Basically, the Long Count counts forward from a zero date.  For the Maya, this was 4 Ahua 8 Cumku.  To understand that better, it is the equivalent for us of August 11, 3114 BC in the Gregorian Calendar.  Its fascinating to understand exactly how it works.  They counted the days in units of 20, and their year was 360 days.  There were five units and I will explain those in more detail below.

Quetzalcoatl, using attributes of the Wind God Ehecatl.
Quetzalcoatl, using attributes of the Wind God Ehecatl. | Source

What were the 5 units in the Mayan Long Count?

You might see a date recorded by the Mayan people that looks something like, for example.  How are we to understand that date exactly?  There are 5 units of time from the zero date of 4 Ahua 8 Cumku shown there.  These 5 units are as follows, and their actual amounts of time shown:

Baktun = 144,000 days (the first number above in that list of 5, would be two of these Baktun)

Katun = 7,200 days (the second number, and so on)

Tun = 360 days

Uinal = 20 days

Kin = 1 day

So the date of would be recording 2 Baktuns, 2 Katuns, 3 Tuns, 2 Uinals, and one Kin.  Adding up those days gives us the date from the zero point, being 303,521 days to record something important.  That is just an example, and now I am wondering if there was anything special that happened 303,521 days after August 11, 3114 BC. 

Dates like would be carved into a Calendar Round in a particular position.  These calendars were a combination of the tzolkin and the haab calendar.  Its been enlightening for the world to find out what the Maya were trying to communicate as more breakthroughs in understanding hieroglyphics have been made.   

Generally speaking, the long count date is carved just once on a stela.  In the tzolkin calendar, you would see other things recorded such as more details about a king.  

You can find information about the moon also carved on some stelae.   You may find some scholars referring to dates as the Initial Series, or the Lunar Series on the stelae. 

Some things to look for if you want to find out more about these things include, The 20 Maya Day Names, The Glyphs for the 19 Maya Months, The Mixtec Codex, and El Tajin Mexico (Pyramid of the Niches). 

Pyramid of the Niches Location, and Tulum Mexico

show route and directions
A markerEl Tajin, Mexico -
El Tajin, Ampliación Oscar Torres Pancardo, Coatzintla, Veracruz, Mexico
[get directions]

B markerTulum, Mexico -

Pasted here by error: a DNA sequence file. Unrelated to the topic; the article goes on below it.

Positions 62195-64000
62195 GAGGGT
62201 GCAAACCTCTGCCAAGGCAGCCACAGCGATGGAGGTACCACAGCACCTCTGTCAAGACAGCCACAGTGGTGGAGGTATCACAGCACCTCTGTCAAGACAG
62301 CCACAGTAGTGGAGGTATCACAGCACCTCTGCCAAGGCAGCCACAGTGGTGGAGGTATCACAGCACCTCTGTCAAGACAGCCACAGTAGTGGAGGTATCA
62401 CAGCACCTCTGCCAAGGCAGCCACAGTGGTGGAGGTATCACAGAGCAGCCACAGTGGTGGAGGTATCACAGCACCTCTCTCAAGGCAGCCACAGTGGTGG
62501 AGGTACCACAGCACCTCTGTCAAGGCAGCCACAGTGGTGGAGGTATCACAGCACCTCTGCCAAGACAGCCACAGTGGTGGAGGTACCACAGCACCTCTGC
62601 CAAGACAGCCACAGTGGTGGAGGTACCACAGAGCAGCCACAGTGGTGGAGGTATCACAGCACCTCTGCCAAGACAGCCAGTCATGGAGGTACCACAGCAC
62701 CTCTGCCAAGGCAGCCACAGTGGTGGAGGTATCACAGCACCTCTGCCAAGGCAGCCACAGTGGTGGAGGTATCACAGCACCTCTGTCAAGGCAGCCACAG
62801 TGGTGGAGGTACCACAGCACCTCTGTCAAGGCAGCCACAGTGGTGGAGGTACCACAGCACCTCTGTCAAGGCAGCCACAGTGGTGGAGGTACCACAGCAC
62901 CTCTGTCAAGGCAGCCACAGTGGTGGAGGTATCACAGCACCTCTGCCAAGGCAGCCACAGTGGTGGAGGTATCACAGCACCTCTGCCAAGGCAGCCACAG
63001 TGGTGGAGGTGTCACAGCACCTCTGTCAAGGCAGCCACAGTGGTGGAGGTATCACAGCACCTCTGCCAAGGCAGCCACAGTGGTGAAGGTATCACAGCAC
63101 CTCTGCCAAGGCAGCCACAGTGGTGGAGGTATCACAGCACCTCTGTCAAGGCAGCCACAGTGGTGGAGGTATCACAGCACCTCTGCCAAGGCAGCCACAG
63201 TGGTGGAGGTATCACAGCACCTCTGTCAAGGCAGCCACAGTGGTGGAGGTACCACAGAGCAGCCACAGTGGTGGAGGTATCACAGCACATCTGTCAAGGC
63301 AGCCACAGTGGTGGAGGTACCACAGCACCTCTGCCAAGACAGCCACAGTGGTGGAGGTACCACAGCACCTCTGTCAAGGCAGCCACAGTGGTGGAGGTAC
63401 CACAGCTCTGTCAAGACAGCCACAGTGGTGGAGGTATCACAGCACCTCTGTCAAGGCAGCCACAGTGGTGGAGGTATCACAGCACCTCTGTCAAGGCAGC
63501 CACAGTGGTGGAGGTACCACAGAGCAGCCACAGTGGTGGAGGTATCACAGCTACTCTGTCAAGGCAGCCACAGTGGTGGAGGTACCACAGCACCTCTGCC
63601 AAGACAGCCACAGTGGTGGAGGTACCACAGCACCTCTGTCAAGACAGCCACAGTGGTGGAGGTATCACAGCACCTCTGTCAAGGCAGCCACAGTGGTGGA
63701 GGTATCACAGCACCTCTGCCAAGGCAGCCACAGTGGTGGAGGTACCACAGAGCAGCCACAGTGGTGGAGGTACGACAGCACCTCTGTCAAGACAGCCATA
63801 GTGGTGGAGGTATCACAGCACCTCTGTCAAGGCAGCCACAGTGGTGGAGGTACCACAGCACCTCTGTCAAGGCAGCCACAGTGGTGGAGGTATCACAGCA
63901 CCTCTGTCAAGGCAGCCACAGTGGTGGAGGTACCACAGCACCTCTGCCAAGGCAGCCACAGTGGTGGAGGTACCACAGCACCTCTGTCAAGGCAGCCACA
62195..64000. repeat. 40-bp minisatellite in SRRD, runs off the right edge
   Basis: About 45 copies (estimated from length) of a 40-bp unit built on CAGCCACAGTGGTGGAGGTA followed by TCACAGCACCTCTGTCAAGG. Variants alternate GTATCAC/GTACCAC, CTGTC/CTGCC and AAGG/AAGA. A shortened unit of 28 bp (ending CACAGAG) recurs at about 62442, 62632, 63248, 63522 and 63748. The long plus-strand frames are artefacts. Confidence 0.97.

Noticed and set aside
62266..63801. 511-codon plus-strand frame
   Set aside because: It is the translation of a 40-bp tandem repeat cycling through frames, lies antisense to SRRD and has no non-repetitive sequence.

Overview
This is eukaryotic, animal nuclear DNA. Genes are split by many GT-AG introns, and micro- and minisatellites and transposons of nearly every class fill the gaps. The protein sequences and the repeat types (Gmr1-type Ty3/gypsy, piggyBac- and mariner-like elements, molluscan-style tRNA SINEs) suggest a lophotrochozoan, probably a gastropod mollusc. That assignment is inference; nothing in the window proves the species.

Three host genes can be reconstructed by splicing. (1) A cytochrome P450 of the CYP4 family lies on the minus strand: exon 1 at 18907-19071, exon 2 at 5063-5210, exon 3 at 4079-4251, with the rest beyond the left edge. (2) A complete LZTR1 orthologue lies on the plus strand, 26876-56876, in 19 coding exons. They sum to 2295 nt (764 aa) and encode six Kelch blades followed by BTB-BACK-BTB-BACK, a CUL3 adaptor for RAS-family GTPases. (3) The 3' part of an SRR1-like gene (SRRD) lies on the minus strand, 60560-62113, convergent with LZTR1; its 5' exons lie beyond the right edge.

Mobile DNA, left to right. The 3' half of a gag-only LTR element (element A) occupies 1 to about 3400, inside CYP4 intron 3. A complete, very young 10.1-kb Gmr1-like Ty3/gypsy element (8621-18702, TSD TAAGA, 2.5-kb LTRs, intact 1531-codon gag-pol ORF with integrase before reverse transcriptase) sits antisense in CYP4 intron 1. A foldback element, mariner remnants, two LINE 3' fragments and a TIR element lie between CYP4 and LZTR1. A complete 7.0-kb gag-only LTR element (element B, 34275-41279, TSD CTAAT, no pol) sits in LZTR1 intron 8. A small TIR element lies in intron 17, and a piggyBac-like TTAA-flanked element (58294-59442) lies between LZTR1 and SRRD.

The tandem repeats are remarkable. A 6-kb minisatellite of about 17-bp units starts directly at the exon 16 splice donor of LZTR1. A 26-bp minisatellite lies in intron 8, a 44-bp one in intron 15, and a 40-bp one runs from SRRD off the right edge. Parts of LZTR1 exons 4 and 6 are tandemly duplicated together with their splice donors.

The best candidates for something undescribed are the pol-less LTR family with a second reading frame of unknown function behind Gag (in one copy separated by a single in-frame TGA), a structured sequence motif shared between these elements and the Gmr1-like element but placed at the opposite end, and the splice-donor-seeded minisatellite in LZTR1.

Tulum Municipality, Quintana Roo, Mexico
[get directions]

C markerVeracruz, Mexico -
Veracruz, Mexico
[get directions]

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Comments 16 comments

Austinstar profile image

Austinstar 5 years ago from Somewhere in the universe

So many people think the Aztec calendar was the original. It was not. The Aztecs merely copied from the still vital Maya.

I believe there is much more still to be discovered in the jungles of Quintana Roo, Belize and Central America.

Really nice art!

sligobay profile image

sligobay 5 years ago from east of the equator

I think that this is a great article. I hope that I can figure all of this Mayan time calculation before the world ends next year. LOL

dallas93444 profile image

dallas93444 5 years ago from Bakersfield, CA

Enjoyed. Flag up!

Russell-D profile image

Russell-D 5 years ago from Southern Ca.

Great interpretation of a much researched subject in Mexico. Having spent tourist and professional time in the Tulum area, more finds continue to add to our knowledge stream. Now if the drug lords don't kill off all the researchers...there is much more we have to learn. Stay with it. In Tulum, did you ever stay in what was once known as the Millioneer's club? It's just North of Tulum. Lots of good reasoning was expounded there in the old days. Now, it's an apartment beach resort. David Russell

oceansnsunsets profile image

oceansnsunsets 5 years ago from The Midwest, USA Author

Hello Austinstar, and thank you very much! Yes, the Maya are amazing, and its exciting to me to hear about how they are still finding out more all the time. I agree, and its very cool to see what we will learn in the future.